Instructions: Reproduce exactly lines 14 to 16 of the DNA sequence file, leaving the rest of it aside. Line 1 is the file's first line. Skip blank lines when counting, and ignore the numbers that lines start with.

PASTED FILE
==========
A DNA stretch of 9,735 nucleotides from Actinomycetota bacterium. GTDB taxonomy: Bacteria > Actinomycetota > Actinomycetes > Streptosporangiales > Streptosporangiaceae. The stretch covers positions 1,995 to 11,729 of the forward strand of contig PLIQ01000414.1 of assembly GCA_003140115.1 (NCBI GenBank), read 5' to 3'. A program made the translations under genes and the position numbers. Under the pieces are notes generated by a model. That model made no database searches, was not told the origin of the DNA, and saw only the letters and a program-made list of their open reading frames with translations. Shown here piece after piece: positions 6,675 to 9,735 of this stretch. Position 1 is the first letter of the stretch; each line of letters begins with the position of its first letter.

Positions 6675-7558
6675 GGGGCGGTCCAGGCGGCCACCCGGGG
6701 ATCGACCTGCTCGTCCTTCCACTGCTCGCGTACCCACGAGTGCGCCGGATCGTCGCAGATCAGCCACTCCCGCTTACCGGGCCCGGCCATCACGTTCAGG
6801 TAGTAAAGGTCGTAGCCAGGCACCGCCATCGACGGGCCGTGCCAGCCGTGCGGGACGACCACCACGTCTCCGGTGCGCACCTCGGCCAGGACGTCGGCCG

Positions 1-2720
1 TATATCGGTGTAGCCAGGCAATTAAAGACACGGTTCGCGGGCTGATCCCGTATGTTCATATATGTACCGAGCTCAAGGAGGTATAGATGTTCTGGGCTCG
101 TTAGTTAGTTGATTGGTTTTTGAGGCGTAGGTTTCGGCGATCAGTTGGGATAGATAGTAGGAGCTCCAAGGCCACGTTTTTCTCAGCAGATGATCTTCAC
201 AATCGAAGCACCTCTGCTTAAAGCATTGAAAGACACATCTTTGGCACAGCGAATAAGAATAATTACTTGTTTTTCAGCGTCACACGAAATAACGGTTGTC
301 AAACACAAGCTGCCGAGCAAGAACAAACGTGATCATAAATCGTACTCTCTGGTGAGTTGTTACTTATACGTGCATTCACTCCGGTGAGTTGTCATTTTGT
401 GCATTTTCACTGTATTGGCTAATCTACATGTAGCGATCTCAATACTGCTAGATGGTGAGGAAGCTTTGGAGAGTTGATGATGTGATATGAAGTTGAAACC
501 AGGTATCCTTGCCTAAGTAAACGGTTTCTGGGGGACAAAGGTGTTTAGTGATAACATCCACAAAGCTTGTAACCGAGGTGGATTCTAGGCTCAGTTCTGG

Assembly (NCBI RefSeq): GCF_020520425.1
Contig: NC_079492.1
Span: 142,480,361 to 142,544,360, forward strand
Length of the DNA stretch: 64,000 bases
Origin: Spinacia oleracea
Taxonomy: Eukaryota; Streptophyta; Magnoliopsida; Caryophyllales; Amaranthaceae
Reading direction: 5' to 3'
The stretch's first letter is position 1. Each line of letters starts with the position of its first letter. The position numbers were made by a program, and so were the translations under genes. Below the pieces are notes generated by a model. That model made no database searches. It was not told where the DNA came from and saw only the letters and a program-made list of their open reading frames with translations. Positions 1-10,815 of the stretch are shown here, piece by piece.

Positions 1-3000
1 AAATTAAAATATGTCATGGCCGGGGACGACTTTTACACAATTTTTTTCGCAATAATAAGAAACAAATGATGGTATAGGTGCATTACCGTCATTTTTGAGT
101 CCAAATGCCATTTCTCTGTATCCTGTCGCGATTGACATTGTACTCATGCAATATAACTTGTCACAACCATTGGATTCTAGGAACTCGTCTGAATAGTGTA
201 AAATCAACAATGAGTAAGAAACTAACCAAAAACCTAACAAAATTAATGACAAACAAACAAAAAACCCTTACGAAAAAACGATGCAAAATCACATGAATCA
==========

Contig: NC_079492.1
Span: 142,480,361 to 142,544,360, forward strand
Length of the DNA stretch: 64,000 bases